Too many jobs, not enough bodies. That’s the dilemma of many Wyoming construction companies these days that can’t keep up with the building demands of the state’s energy boom. An influx of Latino workers are moving to Wyoming to take up the slack. And national figures show that Hispanics lead the nation in fatal injuries. And with Wyoming having one of the worst records for workplace fatalities, the question is: are Latinos putting themselves in the line of fire?
The Laramie City Council is discussing whether or not it wants to regulate e-cigarettes. They have held one informational meeting so far, and are expected to decide in the coming weeks whether or not to add vaporizing and electronic cigarettes to the citywide public smoking ban or to develop a separate ordinance.
The city regulates where smoking can occur. Councilwoman Vicky Henry says that the council is trying to decide if it wants to regulate electronic cigarettes and how to go about it. E-cigarettes and vaporizers produce a liquid vapor, rather than smoke.
The Laramie Mural Project will celebrate its tenth public artwork with an outdoor party on Friday, June 13. The Mural Project is collaboration between artists, the University of Wyoming Art Museum and the Laramie Main Street Alliance. Since 2011, it has decorated the sides of downtown buildings with images ranging from migrant farm workers to prairie dogs.
Rogers Canyon north of Laramie has long been a favorite destination for cyclists. But also for off-road vehicle riders, gun enthusiasts and people with a trunk full of garbage unwilling to pay the dump fee. Conflicts between the groups have been mounting, and the Bureau of Land Management wants to set new guidelines to make the area safer and cleaner.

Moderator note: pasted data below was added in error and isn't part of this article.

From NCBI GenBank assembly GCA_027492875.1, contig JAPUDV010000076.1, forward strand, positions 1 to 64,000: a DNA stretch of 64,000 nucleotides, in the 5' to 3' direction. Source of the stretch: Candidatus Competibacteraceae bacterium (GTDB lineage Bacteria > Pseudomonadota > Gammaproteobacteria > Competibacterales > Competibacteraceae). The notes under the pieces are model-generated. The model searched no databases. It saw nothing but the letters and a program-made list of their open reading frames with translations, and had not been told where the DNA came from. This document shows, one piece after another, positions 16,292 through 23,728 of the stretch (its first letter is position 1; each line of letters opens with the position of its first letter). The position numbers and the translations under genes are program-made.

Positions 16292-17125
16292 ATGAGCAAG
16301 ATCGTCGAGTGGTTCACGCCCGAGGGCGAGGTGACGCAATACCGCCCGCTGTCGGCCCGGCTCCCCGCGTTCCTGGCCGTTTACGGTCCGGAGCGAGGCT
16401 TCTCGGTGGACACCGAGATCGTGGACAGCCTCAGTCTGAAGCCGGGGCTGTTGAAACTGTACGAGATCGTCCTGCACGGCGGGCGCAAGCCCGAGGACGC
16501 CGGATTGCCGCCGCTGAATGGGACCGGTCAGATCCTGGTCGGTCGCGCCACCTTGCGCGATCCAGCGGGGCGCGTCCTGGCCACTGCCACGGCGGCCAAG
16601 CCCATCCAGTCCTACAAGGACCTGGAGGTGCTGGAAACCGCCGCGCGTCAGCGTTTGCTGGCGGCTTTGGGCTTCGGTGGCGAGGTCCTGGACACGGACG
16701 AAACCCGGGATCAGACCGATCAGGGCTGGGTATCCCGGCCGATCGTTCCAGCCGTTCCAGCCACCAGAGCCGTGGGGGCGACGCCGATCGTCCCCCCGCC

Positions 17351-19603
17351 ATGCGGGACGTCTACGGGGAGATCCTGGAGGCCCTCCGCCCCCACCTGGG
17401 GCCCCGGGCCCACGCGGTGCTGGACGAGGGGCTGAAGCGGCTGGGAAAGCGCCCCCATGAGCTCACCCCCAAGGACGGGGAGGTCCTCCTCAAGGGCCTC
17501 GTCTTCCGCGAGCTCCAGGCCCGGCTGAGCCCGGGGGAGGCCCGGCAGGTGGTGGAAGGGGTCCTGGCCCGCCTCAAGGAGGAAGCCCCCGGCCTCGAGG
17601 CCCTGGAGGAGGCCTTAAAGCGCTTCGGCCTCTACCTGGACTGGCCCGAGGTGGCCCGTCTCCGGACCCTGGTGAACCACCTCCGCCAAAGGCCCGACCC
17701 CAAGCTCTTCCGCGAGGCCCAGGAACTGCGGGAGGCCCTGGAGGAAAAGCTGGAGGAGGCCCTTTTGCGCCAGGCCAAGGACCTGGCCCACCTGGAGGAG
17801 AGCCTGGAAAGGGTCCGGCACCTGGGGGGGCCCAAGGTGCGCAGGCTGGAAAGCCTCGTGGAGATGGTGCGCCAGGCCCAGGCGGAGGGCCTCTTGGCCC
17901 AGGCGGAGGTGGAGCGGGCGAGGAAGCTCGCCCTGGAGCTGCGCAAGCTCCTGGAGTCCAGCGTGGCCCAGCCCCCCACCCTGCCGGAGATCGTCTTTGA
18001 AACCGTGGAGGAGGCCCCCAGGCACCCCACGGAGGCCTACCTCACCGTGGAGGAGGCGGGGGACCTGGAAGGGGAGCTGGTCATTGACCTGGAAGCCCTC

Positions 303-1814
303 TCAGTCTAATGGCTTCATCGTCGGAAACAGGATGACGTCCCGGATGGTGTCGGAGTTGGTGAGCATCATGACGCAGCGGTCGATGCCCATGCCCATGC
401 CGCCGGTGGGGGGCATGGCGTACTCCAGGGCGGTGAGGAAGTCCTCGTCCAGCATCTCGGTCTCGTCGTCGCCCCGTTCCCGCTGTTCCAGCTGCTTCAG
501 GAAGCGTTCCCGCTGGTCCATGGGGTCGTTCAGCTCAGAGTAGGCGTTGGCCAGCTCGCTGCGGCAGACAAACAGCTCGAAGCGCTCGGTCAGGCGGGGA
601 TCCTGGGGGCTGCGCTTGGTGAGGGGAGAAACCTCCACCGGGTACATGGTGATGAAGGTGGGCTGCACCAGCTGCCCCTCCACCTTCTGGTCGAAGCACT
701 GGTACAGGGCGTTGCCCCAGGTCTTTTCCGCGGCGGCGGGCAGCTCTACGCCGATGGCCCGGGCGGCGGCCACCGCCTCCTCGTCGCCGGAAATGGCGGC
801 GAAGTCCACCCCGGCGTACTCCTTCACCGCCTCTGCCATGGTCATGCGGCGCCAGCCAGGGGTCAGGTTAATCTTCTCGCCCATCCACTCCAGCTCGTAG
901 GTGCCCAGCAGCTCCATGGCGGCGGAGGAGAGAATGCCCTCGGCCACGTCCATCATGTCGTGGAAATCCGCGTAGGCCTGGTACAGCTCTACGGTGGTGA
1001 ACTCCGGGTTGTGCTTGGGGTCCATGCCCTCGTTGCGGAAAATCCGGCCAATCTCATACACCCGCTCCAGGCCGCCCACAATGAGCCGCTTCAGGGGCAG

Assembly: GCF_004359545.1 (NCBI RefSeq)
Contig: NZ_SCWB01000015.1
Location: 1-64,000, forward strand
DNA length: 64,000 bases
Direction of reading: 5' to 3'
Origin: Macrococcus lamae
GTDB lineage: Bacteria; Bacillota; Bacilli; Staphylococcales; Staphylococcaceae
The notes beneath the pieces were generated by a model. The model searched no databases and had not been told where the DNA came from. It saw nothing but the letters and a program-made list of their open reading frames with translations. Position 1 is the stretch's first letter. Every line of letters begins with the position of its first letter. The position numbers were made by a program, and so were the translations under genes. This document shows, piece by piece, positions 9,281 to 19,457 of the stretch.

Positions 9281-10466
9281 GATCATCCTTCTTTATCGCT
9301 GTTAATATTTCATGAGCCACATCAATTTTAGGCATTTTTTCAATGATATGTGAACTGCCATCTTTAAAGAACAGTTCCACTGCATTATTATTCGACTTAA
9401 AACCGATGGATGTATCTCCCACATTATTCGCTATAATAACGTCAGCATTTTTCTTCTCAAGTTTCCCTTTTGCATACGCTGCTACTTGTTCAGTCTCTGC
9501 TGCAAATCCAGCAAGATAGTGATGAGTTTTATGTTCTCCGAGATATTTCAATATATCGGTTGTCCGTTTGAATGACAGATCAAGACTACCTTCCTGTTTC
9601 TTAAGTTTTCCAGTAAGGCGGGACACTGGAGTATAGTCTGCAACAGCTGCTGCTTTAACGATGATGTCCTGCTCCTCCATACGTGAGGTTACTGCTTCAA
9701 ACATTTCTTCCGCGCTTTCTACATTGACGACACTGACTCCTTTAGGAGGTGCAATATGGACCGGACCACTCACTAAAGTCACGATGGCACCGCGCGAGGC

The Rogers Canyon Coalition is working with the BLM to find a solution. Coalition member Teri Lund says they’ve come up with a few ideas.
The Obama administration wants states to cutback on carbon emissions, but doing that has always been a thorny problem. While carbon is a byproduct of almost everything we do, capturing and storing it is expensive. For years, the goal has been to figure out how to make that process cheaper, but more recent efforts take a different approach, with the focus shifting from storing carbon to using it.
On a recent spring morning, Karen Wawrousek led a tour of her lab at the Western Research Institute, on the outskirts of Laramie.
The Mountain West Conference Track and Field Championships are taking place in Laramie this weekend. Shot Putter and Discus thrower Mason Finley is certainly a headliner. While Finley wants to do well this weekend…he also has his eyes on some upcoming meets. Wyoming Public Radio’s Bob Beck reports.
WPM’s Ranch Breakfast show recently had a visit from the Grammy Award-winning bluegrass sextet the Steep Canyon Rangers. Here’s a live performance of an original song from their newest album, Tell The Ones I Love.
Pop-up restaurants and art galleries have been appearing in cities around the country and now the idea is starting to take off in Wyoming.
Laramie chef Lucas Barbulas has two pop-up restaurant events planned in the next couple weeks. He says the idea of opening a restaurant or art gallery for a single night or a few days is a concept that’s been around for decades.
Like many Wyoming natives, Pat and Ellie Noonan met at a college party in Laramie—almost sixty years ago. In this story, the couple describe the misadventures of their first encounter.
The Noonans remember the summer that city officials dug up the century-old corpse of outlaw Big Nose George.
From the early 1960s to the late 80s, Pat Noonan was employed by the First National Bank of Rawlins, first as a teller and later as its inaugural Computer Operations Manager—which was a wholly alien pursuit for a small town bank in 1971.
Wyoming is a largely rural state with limited diversity. But as the population grows and the state attracts all sorts of newcomers. Wyoming is learning to accommodate the changing population. One of the areas where the state is making headway is interpretation services in its courts. Wyoming Public Radio’s Irina Zhorov reports.
The life-size copper Tyrannosaurus rex statue that stands guard outside the University of Wyoming Geological Museum is celebrating its 50th birthday today. The museum will host two cake parties—one today over lunch, and again from noon until 2 pm Saturday. Wyoming Public Radio’s Anna Rader and Micah Schweizer visited the T. rex and heard from passers-by and well-wishers.